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[avr-gcc-list] Re: optimizer removes volatile pin access code. why?

From: David Brown
Subject: [avr-gcc-list] Re: optimizer removes volatile pin access code. why?
Date: Thu, 29 Oct 2009 11:20:10 +0100
User-agent: Thunderbird (Windows/20090812)

df_welch wrote:
I'm mainly an assembly language user and not a heavy weight C user but this thread has peaked my interest. I'm currently working with the ATmega 2561 and in the course or reading and re-reading the data sheet I found an example on page 72,73 and an example on page 74 showing that there are some issues with the IO Ports that may be part of the issue here. the discussion is in section 13.2.4 "Reading the Pin Value" starting on page 72 of the 2549L–AVR–08/07 preliminary data sheet.

Basically as shown below in the Data sheet excerpt, a NOP is necessary following a write to DDRB(n), and prior to seeing the change on pin(n).

I'm not sure that this extends to the entire 8 bit family but it might be worth looking at.

Excerpt follows ==========================================
The following code example shows how to set port B pins 0 and 1 high, 2 and 3 low, and define the port pins from 4 to 7 as input with pull-ups assigned to port pins 6 and 7. The resulting pin values are read back again, but as previously discussed, a NOP instruction is included to be able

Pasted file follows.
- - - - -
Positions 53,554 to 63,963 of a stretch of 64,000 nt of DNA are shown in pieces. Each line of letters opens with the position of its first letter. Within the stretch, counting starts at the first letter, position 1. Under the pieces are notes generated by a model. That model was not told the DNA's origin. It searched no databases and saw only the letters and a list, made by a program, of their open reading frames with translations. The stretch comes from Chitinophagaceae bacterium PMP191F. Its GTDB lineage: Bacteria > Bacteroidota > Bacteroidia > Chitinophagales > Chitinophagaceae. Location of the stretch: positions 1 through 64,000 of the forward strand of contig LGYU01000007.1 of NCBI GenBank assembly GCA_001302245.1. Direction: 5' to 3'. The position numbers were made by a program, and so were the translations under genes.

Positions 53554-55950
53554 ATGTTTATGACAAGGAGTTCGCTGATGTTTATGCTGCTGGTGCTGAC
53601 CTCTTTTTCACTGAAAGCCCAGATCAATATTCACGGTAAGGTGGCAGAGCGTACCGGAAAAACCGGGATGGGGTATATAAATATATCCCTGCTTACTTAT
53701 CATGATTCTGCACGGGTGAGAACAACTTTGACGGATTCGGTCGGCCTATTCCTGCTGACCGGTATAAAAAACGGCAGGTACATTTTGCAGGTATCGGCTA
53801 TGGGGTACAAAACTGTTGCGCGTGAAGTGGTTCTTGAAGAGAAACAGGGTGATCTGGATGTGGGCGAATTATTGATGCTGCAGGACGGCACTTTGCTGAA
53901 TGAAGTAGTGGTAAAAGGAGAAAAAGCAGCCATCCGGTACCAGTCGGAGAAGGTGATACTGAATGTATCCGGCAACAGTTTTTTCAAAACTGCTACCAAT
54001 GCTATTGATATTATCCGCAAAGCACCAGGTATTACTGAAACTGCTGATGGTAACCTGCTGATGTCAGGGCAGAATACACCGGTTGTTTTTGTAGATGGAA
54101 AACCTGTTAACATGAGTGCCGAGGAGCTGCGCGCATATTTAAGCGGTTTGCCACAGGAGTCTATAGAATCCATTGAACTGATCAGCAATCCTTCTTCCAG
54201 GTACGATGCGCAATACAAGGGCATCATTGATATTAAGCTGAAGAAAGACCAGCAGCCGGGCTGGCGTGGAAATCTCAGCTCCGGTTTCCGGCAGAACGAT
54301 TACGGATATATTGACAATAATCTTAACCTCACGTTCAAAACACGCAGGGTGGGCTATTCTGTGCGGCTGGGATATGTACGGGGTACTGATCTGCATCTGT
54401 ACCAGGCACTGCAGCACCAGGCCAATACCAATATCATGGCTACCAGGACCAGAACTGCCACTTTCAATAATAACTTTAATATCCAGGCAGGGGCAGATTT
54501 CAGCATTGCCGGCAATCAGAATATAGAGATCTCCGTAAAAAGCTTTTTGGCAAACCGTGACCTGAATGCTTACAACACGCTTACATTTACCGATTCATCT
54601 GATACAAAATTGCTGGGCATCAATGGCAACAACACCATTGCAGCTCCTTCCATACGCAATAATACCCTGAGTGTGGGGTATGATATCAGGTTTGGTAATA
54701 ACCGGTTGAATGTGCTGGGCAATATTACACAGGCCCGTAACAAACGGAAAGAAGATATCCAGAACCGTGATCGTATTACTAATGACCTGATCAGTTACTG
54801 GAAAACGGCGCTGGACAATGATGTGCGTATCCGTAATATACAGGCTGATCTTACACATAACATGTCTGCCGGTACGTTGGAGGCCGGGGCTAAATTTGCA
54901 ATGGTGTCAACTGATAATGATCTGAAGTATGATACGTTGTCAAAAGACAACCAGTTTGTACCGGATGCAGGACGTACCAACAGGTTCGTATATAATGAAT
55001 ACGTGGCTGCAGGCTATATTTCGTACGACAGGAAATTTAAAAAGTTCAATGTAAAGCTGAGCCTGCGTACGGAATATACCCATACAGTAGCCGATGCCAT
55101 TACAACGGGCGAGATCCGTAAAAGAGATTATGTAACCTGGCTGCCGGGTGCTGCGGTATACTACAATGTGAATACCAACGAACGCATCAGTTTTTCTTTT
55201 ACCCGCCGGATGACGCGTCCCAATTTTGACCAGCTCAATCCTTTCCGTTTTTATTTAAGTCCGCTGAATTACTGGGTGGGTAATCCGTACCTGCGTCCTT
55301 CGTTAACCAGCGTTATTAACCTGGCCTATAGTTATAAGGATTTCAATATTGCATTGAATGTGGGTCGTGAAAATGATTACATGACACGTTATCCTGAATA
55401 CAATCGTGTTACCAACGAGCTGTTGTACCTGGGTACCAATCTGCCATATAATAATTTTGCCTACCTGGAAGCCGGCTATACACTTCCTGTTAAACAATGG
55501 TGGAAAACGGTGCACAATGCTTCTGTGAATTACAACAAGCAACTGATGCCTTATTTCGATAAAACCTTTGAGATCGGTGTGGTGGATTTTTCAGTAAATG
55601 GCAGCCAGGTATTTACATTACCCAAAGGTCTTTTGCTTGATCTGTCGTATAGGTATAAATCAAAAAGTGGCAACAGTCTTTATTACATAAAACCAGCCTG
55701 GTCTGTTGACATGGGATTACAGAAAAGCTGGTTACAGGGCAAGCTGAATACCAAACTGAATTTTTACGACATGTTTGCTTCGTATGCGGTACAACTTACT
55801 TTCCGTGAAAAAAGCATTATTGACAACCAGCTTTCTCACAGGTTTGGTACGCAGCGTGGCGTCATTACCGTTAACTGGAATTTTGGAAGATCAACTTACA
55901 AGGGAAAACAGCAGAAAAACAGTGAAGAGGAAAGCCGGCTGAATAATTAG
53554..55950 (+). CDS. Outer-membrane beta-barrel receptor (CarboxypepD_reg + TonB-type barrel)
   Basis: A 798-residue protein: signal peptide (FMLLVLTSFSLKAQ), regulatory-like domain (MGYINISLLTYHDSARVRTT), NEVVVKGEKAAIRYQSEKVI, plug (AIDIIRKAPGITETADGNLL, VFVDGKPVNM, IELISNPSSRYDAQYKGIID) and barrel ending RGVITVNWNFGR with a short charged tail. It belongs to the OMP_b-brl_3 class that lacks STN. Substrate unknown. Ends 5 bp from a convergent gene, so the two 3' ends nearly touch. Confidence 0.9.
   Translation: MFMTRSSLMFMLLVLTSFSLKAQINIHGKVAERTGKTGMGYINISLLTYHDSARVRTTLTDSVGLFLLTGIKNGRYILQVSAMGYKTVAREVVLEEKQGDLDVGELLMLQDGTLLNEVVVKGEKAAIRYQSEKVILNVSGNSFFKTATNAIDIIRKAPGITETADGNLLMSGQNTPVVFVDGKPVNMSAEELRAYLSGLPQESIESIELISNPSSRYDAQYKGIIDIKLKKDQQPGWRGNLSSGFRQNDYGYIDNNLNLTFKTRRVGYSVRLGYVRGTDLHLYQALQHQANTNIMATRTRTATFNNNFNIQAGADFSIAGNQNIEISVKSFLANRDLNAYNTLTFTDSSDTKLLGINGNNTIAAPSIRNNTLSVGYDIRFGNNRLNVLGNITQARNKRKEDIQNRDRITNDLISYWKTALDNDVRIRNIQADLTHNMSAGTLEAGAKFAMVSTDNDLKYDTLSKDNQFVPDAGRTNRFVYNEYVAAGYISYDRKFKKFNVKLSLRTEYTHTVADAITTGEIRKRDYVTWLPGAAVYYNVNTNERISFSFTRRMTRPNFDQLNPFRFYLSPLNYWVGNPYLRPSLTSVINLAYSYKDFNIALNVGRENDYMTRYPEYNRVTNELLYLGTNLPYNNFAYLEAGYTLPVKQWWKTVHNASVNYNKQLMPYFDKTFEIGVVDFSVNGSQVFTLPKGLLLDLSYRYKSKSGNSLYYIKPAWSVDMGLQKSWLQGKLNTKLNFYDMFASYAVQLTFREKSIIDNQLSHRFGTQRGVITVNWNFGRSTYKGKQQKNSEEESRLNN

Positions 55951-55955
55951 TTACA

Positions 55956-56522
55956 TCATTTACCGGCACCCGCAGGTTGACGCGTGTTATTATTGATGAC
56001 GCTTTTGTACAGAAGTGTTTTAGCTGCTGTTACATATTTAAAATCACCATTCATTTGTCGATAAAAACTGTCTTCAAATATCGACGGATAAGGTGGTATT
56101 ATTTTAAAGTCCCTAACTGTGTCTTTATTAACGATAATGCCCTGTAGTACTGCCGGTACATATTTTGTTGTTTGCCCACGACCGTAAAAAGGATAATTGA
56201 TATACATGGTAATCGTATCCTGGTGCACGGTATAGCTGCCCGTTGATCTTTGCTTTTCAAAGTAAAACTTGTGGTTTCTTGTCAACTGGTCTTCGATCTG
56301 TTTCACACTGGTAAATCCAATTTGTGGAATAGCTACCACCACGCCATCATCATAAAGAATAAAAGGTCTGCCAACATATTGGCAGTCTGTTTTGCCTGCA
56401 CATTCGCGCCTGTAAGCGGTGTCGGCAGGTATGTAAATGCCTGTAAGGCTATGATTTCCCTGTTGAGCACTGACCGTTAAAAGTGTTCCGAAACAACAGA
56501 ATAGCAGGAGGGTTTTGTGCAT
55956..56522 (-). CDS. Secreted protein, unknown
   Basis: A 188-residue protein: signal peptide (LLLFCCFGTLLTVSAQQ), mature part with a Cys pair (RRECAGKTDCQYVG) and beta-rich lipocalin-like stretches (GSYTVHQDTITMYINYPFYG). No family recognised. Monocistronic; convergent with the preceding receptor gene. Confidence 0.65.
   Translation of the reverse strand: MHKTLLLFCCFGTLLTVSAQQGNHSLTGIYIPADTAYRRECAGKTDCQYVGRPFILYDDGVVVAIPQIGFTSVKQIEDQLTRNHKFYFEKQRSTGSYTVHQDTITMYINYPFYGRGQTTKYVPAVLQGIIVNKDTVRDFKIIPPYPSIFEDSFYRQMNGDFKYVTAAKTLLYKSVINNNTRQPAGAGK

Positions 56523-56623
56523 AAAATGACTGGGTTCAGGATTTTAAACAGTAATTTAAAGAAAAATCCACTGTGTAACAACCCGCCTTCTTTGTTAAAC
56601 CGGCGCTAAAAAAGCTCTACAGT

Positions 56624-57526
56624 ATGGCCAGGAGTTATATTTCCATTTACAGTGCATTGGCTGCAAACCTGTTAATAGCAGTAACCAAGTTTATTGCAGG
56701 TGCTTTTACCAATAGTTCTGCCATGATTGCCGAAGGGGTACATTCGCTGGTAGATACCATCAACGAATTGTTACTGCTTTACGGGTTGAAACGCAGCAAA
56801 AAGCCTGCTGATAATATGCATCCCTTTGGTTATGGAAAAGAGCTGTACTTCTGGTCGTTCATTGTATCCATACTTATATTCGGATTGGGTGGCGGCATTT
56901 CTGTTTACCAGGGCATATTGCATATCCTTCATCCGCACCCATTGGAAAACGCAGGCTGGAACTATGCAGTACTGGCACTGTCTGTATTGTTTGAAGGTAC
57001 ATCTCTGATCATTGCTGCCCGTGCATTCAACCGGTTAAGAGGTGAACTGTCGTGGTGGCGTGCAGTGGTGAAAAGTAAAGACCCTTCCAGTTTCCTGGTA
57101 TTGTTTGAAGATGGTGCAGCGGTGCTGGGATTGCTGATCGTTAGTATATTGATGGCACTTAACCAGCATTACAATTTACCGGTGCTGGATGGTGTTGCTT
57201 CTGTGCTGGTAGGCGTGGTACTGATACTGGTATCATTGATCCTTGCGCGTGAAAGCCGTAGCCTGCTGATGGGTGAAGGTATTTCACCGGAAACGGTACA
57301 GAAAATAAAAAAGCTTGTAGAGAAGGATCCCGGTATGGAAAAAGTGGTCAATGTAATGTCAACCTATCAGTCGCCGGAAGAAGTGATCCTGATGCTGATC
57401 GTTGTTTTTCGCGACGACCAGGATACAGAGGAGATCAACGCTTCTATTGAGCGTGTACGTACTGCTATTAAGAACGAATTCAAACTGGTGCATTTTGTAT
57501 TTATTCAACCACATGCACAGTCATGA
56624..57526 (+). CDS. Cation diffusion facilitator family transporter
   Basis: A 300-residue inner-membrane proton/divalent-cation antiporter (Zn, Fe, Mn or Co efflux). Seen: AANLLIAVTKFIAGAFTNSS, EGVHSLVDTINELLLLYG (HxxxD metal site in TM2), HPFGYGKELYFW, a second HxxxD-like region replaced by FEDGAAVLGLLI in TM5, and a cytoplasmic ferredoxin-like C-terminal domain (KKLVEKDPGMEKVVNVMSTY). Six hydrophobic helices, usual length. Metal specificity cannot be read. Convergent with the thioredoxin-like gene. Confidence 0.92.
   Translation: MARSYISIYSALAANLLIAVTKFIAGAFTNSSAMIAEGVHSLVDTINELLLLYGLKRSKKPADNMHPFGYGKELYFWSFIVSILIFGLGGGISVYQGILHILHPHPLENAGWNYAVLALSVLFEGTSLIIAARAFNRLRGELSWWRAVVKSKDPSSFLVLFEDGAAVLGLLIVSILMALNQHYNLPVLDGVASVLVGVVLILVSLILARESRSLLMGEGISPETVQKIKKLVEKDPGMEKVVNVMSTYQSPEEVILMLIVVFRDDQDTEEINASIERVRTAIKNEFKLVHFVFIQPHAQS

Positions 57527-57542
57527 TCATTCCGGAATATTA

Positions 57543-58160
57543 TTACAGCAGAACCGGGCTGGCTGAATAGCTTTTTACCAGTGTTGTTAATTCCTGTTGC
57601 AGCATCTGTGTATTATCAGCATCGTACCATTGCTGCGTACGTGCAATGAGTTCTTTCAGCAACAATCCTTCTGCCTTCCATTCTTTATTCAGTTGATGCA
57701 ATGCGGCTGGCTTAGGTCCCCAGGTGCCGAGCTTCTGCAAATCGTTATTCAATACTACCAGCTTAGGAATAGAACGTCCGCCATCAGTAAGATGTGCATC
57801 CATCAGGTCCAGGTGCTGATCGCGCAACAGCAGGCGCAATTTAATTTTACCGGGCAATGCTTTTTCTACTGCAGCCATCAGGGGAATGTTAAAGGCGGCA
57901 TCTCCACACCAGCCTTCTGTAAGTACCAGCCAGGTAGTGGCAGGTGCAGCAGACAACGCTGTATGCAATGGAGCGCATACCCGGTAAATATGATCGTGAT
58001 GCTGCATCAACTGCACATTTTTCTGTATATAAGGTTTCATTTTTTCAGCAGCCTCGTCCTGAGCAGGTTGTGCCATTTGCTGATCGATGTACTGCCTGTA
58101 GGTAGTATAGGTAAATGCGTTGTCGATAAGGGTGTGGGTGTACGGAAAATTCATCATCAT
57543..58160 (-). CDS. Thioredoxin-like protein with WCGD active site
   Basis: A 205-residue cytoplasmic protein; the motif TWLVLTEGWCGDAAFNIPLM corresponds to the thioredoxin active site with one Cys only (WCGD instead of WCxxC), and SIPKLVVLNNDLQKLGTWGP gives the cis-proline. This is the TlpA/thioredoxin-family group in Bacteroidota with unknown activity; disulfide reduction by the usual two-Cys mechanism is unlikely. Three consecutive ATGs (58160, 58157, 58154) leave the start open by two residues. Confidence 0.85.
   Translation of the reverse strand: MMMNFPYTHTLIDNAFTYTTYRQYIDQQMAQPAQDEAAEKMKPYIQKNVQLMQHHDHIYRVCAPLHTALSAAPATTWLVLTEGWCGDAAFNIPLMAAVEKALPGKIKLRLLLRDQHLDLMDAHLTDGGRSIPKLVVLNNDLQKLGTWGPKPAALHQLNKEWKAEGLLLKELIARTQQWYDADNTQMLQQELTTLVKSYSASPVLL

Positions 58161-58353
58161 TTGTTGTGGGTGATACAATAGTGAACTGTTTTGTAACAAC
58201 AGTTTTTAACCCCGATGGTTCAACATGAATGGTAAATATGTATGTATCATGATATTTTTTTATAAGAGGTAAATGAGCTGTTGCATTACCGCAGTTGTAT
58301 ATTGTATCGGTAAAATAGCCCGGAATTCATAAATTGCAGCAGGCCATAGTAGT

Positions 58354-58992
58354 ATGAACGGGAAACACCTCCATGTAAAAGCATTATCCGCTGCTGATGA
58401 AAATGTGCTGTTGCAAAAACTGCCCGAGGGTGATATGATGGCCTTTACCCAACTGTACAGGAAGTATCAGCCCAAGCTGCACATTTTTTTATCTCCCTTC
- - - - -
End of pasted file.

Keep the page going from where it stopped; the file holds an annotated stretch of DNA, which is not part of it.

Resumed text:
to read back the value recently assigned to some of the pins.

Assembly Code Example(1)
; Define pull-ups and set outputs high
; Define directions for port pins
ldi r16,(1<<PB7)|(1<<PB6)|(1<<PB1)|(1<<PB0)
ldi r17,(1<<DDB3)|(1<<DDB2)|(1<<DDB1)|(1<<DDB0)
out PORTB,r16
out DDRB,r17
; Insert NOP for synchronization
; Read port pins
in r16,PINB
C Code Example
unsigned char i;
/* Define pull-ups and set outputs high */
/* Define directions for port pins */
PORTB = (1<<PB7)|(1<<PB6)|(1<<PB1)|(1<<PB0);
DDRB = (1<<DDB3)|(1<<DDB2)|(1<<DDB1)|(1<<DDB0);
/* Insert nop for synchronization*/
/* Read port pins */
i = PINB;

Note: 1. For the assembly program, two temporary registers are used to minimize the time from pullups are set on pins 0, 1, 6, and 7, until the direction bits are correctly set, defining bit 2 and 3
as low and redefining bits 0 and 1 as strong high drivers.
13.2.5 Digital Input Enable and Sleep Modes
As shown in Figure 13-2, the digital input signal can be clamped to ground

Hope this sheds some light on what is going on.

This is, I think, a very different situation. What you are seeing here is the pipelining and clocking effects when you set a pin and then try to read a pin to see the effects - the pin write has an extra cycle of latency, so if you follow a pin write by a pin read, you'll get the read from the same clock cycle as the write takes place, rather than the cycle after it. If you've got pin IO that is affected by such timing issues, then you need to make sure there is a delay between the pin write and the pin read, regardless of any optimisation issues.

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